In his article assessing various viewpoints on commonsense, James Heskett evaluates the dangers of common sense to business managers with regard to how common sense impedes change. In essence, common sense applies in circumstances whereby the decision needs to be made rapidly, with the consequence being the moderate risk and such decisions are conducted by people with accumulated wisdom and knowledge (Duncan 122). Various definitions of commonsense have also been explored, where most are based defined by knowledge and wisdom.
Despite the descending views on how common sense fails us, defenders of common sense argue that personal choices are based on experience, and common sense should not be the sole approach used by managers in decision making.
Discussion on drop in gas prices
The drop in gas prices has a huge implication on the economy. Whereas it’s a win for consumers with price drop at gas pumps, energy companies lose on their stock prices. Importantly, lower oil prices result to an economic boost, since customers have additional income to spend since they pay less at the gas pumps (Villar and Frederick 42). Consequently, the economy thrives on the spending power of consumers is increased. However, from an investment perspective, lower fuel prices imply the decline in ventures and business acquisition in the gas industry. In addition, companies operating in the energy sector record low stock prices and are more adamant to invest further capital into the business.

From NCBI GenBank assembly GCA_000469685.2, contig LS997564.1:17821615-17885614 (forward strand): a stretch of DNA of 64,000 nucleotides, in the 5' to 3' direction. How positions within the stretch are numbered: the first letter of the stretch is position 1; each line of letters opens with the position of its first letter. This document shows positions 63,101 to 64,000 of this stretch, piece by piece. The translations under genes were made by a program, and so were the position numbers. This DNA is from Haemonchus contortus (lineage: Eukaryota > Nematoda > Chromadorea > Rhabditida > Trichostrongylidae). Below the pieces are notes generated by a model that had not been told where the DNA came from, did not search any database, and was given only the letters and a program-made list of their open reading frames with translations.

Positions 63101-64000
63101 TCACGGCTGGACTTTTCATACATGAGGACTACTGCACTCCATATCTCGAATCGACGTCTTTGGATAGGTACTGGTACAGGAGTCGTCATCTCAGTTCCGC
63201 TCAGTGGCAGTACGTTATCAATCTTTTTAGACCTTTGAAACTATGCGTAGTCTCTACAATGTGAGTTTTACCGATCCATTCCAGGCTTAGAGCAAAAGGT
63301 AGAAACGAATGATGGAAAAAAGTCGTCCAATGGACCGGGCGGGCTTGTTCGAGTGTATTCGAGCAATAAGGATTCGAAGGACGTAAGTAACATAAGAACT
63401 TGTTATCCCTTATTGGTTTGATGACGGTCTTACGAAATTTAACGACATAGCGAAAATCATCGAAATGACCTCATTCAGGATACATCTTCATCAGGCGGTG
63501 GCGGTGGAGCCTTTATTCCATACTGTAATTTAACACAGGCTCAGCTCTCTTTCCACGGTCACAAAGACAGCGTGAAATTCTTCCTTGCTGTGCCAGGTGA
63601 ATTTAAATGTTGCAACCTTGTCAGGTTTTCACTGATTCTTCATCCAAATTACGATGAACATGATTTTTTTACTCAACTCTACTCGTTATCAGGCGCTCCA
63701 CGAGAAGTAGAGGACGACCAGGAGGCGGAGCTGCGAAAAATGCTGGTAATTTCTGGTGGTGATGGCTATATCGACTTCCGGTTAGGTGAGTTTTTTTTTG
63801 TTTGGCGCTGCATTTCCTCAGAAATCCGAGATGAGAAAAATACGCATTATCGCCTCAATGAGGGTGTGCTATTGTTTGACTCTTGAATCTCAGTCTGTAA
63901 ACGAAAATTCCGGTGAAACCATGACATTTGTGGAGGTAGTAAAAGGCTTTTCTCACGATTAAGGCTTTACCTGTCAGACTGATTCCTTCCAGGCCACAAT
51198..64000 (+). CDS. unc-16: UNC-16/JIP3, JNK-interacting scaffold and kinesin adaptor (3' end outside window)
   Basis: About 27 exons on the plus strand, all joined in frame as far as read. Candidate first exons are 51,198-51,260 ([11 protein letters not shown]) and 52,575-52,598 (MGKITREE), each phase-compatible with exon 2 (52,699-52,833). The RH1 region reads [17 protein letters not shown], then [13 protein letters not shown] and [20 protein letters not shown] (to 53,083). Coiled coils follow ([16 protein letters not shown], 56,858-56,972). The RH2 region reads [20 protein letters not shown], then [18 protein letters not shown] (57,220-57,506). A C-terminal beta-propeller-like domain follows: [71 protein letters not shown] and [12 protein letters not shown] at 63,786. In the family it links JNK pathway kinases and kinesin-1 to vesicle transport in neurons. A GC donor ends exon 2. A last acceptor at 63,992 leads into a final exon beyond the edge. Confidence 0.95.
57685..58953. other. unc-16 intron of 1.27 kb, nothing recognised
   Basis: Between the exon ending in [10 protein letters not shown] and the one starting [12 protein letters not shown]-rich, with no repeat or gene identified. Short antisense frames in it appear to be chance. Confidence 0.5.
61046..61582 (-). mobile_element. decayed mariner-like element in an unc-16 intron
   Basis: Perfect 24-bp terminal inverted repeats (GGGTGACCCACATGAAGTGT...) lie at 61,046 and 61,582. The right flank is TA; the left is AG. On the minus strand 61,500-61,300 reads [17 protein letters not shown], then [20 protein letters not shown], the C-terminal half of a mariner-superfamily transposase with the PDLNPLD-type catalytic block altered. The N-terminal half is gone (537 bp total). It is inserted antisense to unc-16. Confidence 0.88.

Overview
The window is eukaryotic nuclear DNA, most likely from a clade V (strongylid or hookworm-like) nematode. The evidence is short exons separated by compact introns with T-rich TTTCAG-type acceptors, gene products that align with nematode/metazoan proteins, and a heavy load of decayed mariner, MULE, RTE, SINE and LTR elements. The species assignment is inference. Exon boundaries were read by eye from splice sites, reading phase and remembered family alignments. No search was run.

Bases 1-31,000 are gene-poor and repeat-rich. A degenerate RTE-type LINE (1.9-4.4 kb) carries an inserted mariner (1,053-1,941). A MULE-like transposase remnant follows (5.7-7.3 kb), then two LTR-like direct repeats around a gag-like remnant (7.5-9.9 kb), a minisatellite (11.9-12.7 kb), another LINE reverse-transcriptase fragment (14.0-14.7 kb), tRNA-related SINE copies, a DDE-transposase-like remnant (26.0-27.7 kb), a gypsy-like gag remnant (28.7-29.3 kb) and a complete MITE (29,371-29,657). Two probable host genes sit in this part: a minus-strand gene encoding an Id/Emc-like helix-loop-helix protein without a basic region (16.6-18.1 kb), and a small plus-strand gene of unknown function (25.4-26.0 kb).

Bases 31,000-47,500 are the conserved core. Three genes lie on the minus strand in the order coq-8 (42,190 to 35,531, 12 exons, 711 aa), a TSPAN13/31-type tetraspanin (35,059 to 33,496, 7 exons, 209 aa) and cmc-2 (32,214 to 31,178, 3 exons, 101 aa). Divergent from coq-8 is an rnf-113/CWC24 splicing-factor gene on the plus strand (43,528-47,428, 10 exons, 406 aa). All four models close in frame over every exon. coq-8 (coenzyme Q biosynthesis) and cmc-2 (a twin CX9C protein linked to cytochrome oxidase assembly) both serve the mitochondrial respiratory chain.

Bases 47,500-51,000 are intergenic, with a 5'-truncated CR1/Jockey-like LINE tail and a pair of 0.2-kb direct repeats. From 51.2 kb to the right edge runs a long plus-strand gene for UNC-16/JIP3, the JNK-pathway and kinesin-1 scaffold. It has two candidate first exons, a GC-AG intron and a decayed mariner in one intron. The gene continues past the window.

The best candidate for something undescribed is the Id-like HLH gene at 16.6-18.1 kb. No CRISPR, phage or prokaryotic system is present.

Consequently, capital investment faces a huge scaling back considering that the business accrues less profit hence is only able to invest in fewer projects. On the other hand, affiliate industries that rely on the oil industry to thrive, experience less investment, considering the prevailing circumstances in the oil sector. For instance, the housing sector will be adversely affected since lesser homes will be built since only limited capital will be available for investment into the sector (Villar and Frederick 42). On the other hand, investors will tend to focus on smaller and privately owned businesses, which have predictability in terms of business growth.
Duncan J. Watts, Everything is Obvious, Once You Know the Answer: How Common Sense Fails Us .New York: Crown Business, 2011. Print.
Villar, Jose A., and Frederick L. Joutz. "The relationship between crude oil and natural gas prices." Energy Information Administration, Office of Oil and Gas (2006): …